·       And not only the creation, but we ourselves, who have the firstfruits of the Spirit, groan inwardly as we wait eagerly for adoption as sons, the redemption of our bodies. (Romans 8:23)

Not only is the flesh unredeemed, but it is also un-adopted. Instead, this is something that we await when Christ returns for us and gives us our resurrected bodies. It is only then that the struggle will come to an end. At this time, we will become entirely a new creation. Meanwhile, we are miles away. For now, we groan along with the rest of creation:

·       For we know that the whole creation has been groaning together in the pains of childbirth until now. (Romans 8:22)

We have not yet arrived. John had confessed that we cannot even envision what we will be like when liberated from this body of sin:

·       Beloved, we are God’s children now, and what we will be has not yet appeared; but we know that when he appears we shall be like him, because we shall see him as he is. (1 John 3:2)

We are not yet like Him. Therefore, we shouldn’t be surprised by our discouraging struggle against sin. Instead, it is preparing us to meet Him:

·       Beloved, do not be surprised at the fiery trial when it comes upon you to test you, as though something strange were happening to you. But rejoice insofar as you share Christ’s sufferings, that you may also rejoice and be glad when his glory is revealed. (1 Peter 4:12-13)

Our present struggles against sin make us long for Him, as they should. They endear us to Him. How? They teach us that our hope can only be found in Him, as we perceive that we have no righteousness in ourselves, no merit. Instead, it is all about His love for us.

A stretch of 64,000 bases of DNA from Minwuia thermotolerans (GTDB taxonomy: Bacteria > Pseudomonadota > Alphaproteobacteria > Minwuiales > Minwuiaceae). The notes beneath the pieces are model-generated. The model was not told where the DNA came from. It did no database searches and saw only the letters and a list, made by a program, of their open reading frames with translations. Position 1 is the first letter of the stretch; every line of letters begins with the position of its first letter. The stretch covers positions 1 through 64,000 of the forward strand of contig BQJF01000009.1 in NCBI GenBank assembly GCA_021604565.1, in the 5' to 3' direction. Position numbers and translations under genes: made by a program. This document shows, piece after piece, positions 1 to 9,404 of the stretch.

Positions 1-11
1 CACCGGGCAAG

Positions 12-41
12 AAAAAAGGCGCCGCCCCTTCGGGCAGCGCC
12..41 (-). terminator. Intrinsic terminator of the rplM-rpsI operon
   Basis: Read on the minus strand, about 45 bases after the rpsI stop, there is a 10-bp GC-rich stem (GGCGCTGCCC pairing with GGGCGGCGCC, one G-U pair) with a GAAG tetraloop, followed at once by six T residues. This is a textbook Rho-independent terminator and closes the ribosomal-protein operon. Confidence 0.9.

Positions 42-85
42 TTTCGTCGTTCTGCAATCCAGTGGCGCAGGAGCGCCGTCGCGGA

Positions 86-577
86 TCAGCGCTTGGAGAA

How do we understand those verses that teach that we are free from sin?

·       We know that our old self was crucified with him in order that the body of sin might be brought to nothing, so that we would no longer be enslaved to sin. For one who has died has been set free from sin. (Romans 6:6-7)

This certainly doesn’t teach that we are free from the temptation to sin. Instead, Paul warned that we still can sin and must remain on guard against its temptations:

·       Let not sin therefore reign in your mortal body, to make you obey its passions. Do not present your members to sin as instruments for unrighteousness, but present yourselves to God as those who have been brought from death to life, and your members to God as instruments for righteousness. (Romans 6:12-13)

If sin was no longer alive in the life of the believer, there would be no need for such a warning. However, since this kind of warning is found throughout Scripture, we should assume that verses 6:6-7 do not represent a freedom from the temptation of sin, but a freedom, first of all, from the penalty of sin.

The context equates the death of Christ to the Law with our death to the Law, We were crucified together with Him and rose together with Him. As Jesus is now free from the demands of the Law for the death of the sinner, so are we free from the Law and from the penalty of sin. This doesn’t mean that we will no longer be tempted or even fall to the power of sin, but our new life in Christ has given us the grace to get back up.

We are now a new creation. We want the things of God. When we fall, we confess and repent and are washed clean. We are no longer blinded and deceived by it (Romans 7:11), but this is a process. As Jesus taught, we are gradually being set free from the dominion of sin:

·       So Jesus said to the Jews who had believed him, “If you abide in my word, you are truly my disciples, and you will know the truth, and the truth will set you free.” (John 8:31-32)
To not have the truth is to be blind to sin, to practice sin, and to become its slave (John 8:34).

Yes, the new “I” is a new creation of the Spirit and in the spirit. However, our bodies are still contaminated by sin and unredeemed. Consequently, an intense battle rages and will continue to rage until our Savior returns for us. If we are not fortified with this truth, we will wonder, “Why do I still sin?”